English [en]   Deutsch [de]   espa?ol [es]   fran?ais [fr]   italiano [it]   日本語 [ja]   Nederlands [nl]   русский [ru]  

Proprietary malware → Apple

Apple's Operating Systems Are Malware

Nonfree (proprietary) software is very often malware (designed to mistreat the user). Nonfree software is controlled by its developers, which puts them in a position of power over the users; that is the basic injustice. The developers and manufacturers often exercise that power to the detriment of the users they ought to serve.

This typically takes the form of malicious functionalities.

If you know of an example that ought to be in this page but isn't here, please write to <[email protected]> to inform us. Please include the URL of a trustworthy reference or two to serve as specific substantiation.

Back Doors


Apple mainly uses iOS, which is a typical jail, to impose censorship through the Apple Store. Please refer to the Apple Jails section for more information.


Digital restrictions management, or “DRM,” refers to functionalities designed to restrict what users can do with the data in their computers.


In this section, we list characteristics of Apple programs that block or hinder users from switching to any alternative program—and, in particular, from switching to free software which can liberate the device the software runs on.


These bugs are/were not intentional, so unlike the rest of the file they do not count as malware. We mention them to refute the supposition that prestigious proprietary software doesn't have grave bugs.


Various proprietary programs often mess up the user's system. They are like sabotage, but they are not grave enough to qualify for the word “sabotage”. Nonetheless, they are nasty and wrong. This section describes examples of Apple committing interference.


Jails are systems that impose censorship on application programs.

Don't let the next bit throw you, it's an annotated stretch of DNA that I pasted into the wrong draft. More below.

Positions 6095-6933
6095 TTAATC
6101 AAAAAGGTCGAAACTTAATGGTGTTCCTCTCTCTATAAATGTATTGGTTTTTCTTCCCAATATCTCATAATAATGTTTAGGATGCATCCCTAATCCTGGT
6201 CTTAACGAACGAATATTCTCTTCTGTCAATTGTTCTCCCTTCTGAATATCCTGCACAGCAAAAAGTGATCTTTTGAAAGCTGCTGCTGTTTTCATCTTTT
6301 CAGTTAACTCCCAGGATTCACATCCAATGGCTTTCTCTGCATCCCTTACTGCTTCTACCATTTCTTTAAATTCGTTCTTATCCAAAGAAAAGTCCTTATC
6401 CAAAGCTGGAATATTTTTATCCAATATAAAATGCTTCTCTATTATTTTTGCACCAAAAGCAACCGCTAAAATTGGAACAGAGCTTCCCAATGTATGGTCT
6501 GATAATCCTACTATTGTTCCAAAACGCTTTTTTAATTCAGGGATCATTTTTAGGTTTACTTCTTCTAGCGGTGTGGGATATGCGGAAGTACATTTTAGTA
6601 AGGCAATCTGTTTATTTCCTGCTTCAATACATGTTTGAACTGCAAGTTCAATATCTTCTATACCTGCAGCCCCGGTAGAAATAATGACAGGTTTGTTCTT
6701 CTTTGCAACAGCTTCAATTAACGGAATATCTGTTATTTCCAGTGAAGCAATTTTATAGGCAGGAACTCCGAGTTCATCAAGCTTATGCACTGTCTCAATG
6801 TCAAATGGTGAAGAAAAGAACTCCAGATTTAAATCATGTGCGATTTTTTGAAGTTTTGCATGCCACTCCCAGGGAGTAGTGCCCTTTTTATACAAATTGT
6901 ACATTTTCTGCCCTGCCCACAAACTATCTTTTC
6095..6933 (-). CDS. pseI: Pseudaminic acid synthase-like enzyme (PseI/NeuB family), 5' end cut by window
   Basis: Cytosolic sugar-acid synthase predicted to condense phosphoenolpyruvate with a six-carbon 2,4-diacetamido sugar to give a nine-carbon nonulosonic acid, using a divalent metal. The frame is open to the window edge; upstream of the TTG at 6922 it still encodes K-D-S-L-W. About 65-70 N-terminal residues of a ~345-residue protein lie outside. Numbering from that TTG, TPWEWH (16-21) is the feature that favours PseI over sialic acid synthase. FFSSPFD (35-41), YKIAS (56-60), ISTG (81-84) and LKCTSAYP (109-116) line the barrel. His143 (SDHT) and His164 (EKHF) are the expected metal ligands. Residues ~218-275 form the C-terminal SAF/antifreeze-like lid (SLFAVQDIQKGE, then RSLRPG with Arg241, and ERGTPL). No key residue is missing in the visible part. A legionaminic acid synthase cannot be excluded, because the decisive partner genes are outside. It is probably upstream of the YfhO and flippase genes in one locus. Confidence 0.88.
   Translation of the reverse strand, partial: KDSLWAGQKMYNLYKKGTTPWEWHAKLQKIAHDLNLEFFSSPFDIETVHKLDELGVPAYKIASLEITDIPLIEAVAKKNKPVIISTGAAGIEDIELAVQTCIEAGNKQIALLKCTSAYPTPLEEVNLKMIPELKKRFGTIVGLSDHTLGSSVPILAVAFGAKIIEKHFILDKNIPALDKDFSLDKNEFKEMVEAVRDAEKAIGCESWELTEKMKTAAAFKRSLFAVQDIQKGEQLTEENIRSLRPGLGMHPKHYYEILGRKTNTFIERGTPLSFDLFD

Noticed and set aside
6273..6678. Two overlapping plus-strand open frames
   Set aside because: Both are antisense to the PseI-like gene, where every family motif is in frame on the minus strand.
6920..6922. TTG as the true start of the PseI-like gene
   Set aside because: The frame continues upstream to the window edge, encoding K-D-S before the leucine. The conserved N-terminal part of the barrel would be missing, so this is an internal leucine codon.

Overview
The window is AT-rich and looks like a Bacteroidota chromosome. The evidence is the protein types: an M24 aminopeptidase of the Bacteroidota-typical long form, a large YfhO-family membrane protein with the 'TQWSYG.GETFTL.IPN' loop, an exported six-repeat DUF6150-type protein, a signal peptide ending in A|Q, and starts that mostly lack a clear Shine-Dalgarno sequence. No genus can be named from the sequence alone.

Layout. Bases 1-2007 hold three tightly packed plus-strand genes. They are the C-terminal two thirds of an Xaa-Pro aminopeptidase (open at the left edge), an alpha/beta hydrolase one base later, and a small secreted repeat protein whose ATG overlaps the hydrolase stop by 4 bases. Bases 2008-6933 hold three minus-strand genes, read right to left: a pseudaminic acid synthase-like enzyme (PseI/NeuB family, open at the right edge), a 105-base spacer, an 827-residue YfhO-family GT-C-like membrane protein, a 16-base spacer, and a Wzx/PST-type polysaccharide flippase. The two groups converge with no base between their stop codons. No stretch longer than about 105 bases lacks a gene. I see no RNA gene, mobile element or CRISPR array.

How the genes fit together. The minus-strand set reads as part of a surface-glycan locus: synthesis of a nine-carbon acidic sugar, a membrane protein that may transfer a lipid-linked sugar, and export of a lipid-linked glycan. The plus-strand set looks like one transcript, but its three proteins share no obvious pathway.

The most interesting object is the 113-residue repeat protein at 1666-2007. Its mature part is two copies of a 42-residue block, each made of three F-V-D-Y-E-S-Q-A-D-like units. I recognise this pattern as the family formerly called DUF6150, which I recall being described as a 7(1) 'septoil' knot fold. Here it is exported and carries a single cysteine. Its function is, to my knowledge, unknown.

• Apple plans to require that all application software for MacOS be approved by Apple first.

    Offering a checking service as an option could be useful and would not be wrong. Requiring users to get Apple's approval is tyranny. Apple says the check will only look for malware (not counting the malware that is part of the operating system), but Apple could change that policy step by step. Or perhaps Apple will define malware to include any app that China does not like.

    For free software, this means users will need to get Apple's approval after compilation. This amounts to a system of surveilling the use of free programs.

  • iOS, the operating system of the Apple iThings, is the prototype of a jail. It was Apple that introduced the practice of designing general purpose computers with censorship of application programs.

    Here is an article about the code signing that the iThings use to lock up the user.

    Curiously, Apple is beginning to allow limited passage through the walls of the iThing jail: users can now install apps built from source code, provided the source code is written in Swift. Users cannot do this freely because they are required to identify themselves. Here are details. While this is a crack in the prison walls, it is not big enough to mean that the iThings are no longer jails.

Examples of censorship by Apple jails



Proprietary companies can take advantage of their customers by imposing arbitrary limits to their use of the software. This section reports examples of hard sell and other unjust commercial tactics by Apple.


These are situations in which Apple employs its power over users to directly intervene in ways that harm them or block their work.



Tyrants are systems that reject any operating system not “authorized” by the manufacturer.


 [FSF logo] “The Free Software Foundation (FSF) is a nonprofit with a worldwide mission to promote computer user freedom. We defend the rights of all software users.”


招财蟾蜍APP 江西快3走势图 竞彩比分网 体彩7位数预测最准 在网络里如何赚钱 澳洲快乐8开奖数据 福建星悦麻将新版本 博彩游戏机 打红中宝麻将的技巧 贵州11选5走势图表l 青海11选5 taobao即时比分7m 广东11选五模拟投注 二肖五码资料 网上开棋牌游戏 湖南亲友棋牌官方网站 内蒙古11选5奖结果